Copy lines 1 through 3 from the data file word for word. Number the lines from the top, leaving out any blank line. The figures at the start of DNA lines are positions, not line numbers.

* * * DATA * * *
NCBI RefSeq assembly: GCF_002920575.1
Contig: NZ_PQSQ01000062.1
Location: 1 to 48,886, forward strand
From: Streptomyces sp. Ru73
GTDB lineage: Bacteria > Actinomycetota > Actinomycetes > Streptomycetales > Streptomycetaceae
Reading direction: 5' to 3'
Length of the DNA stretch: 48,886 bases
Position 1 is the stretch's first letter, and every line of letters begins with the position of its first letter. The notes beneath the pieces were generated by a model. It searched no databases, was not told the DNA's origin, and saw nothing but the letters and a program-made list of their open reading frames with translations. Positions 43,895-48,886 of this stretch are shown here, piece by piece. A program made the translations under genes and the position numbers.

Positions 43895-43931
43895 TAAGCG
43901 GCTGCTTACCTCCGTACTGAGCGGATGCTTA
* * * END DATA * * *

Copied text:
NCBI RefSeq assembly: GCF_002920575.1
Contig: NZ_PQSQ01000062.1
Location: 1 to 48,886, forward strand